January 24th, 2021


In this year of the outsider, one senator's experience is actually helping him

George Will

By George Will

Published Sept. 8, 2016

The Closing of the American Mouth

TERRACE PARK, Ohio -- Sen. Rob Portman probably will win a second term, despite the fact that he deserves to. The swarm of young people who gathered on a Saturday morning in this Cincinnati suburb to feast on doughnuts and his gratitude are among the 5,000 volunteer interns, including students from 35 campuses, who have made 3.5 million voter contacts. Portman's supporters are a forgiving sort, undeterred by his many accomplishments and qualifications that could be disqualifying in this season of populist antagonism toward people who have actually governed.

A graduate of Dartmouth and the University of Michigan Law School, Portman was one of President George H.W. Bush's counselors. After six terms in Congress, Portman became President George W. Bush's trade representative and, a year later, director of the Office of Management and Budget.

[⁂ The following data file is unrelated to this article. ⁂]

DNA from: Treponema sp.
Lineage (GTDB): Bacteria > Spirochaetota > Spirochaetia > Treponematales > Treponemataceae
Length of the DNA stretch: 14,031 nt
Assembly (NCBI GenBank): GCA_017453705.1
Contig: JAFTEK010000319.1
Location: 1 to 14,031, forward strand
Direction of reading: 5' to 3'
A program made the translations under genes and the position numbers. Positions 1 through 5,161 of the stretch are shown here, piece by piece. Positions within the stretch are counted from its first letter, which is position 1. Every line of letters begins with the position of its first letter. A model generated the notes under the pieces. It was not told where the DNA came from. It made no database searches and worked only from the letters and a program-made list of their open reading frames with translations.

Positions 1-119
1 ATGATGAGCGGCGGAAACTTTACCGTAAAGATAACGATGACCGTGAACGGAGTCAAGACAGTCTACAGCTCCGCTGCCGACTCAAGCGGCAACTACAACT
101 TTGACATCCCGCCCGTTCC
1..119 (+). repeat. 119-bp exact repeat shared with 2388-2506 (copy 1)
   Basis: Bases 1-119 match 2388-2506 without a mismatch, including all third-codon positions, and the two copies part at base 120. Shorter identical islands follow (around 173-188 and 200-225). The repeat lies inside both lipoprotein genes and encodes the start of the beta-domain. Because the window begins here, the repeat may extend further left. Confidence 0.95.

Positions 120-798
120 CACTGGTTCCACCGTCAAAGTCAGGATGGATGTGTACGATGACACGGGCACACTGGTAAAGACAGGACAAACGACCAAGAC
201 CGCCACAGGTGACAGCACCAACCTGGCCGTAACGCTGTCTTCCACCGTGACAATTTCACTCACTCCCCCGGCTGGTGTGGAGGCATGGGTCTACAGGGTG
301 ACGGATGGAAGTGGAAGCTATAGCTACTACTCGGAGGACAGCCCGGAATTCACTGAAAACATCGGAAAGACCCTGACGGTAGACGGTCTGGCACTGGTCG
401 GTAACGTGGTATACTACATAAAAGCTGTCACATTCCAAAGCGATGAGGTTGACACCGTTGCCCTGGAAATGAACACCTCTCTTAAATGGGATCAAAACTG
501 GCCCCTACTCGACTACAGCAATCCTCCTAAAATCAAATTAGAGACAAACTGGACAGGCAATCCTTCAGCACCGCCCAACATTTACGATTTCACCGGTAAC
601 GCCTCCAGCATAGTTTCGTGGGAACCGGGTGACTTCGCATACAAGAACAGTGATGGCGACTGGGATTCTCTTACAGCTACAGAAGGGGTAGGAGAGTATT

It gets worse: This year's Republican presidential nominating electorate decided that the lungs are the locus of wisdom, but Portman is as quiet as his 19th-century Quaker abolitionist ancestors probably were when assisting the Underground Railroad. (In "Uncle Tom's Cabin," Eliza escapes over the Ohio River ice floes about 50 miles east of here.)

Given today's apotheosis of the outsider, Portman is fortunate to be running against a former congressman and governor, Ted Strickland, a political lifer who first ran for Congress (unsuccessfully) 40 years ago. He is an ordained Methodist minister from the gun-toting coal country of southeastern Ohio. Fortunately for Portman, Strickland, after losing the governorship to John Kasich in 2010, became head of the Washington-based, impeccably liberal Center for American Progress Action Fund. What was he thinking? Probably not about running again in Ohio.